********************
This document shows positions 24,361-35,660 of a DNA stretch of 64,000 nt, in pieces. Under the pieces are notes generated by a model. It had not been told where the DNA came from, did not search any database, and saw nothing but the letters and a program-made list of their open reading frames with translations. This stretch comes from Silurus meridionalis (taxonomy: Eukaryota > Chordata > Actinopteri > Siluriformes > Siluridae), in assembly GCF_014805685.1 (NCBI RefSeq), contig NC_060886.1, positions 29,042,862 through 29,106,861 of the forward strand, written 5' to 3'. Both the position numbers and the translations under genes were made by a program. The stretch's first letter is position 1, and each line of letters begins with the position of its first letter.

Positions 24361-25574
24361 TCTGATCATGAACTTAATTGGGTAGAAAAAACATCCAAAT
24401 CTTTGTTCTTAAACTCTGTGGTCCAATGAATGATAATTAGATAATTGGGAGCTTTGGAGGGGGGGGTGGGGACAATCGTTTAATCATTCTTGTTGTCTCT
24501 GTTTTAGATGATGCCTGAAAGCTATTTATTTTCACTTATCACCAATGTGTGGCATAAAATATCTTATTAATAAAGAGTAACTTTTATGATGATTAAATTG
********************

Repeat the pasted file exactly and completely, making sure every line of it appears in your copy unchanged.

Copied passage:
This document shows positions 24,361-35,660 of a DNA stretch of 64,000 nt, in pieces. Under the pieces are notes generated by a model. It had not been told where the DNA came from, did not search any database, and saw nothing but the letters and a program-made list of their open reading frames with translations. This stretch comes from Silurus meridionalis (taxonomy: Eukaryota > Chordata > Actinopteri > Siluriformes > Siluridae), in assembly GCF_014805685.1 (NCBI RefSeq), contig NC_060886.1, positions 29,042,862 through 29,106,861 of the forward strand, written 5' to 3'. Both the position numbers and the translations under genes were made by a program. The stretch's first letter is position 1, and each line of letters begins with the position of its first letter.

Positions 24361-25574
24361 TCTGATCATGAACTTAATTGGGTAGAAAAAACATCCAAAT
24401 CTTTGTTCTTAAACTCTGTGGTCCAATGAATGATAATTAGATAATTGGGAGCTTTGGAGGGGGGGGTGGGGACAATCGTTTAATCATTCTTGTTGTCTCT
24501 GTTTTAGATGATGCCTGAAAGCTATTTATTTTCACTTATCACCAATGTGTGGCATAAAATATCTTATTAATAAAGAGTAACTTTTATGATGATTAAATTG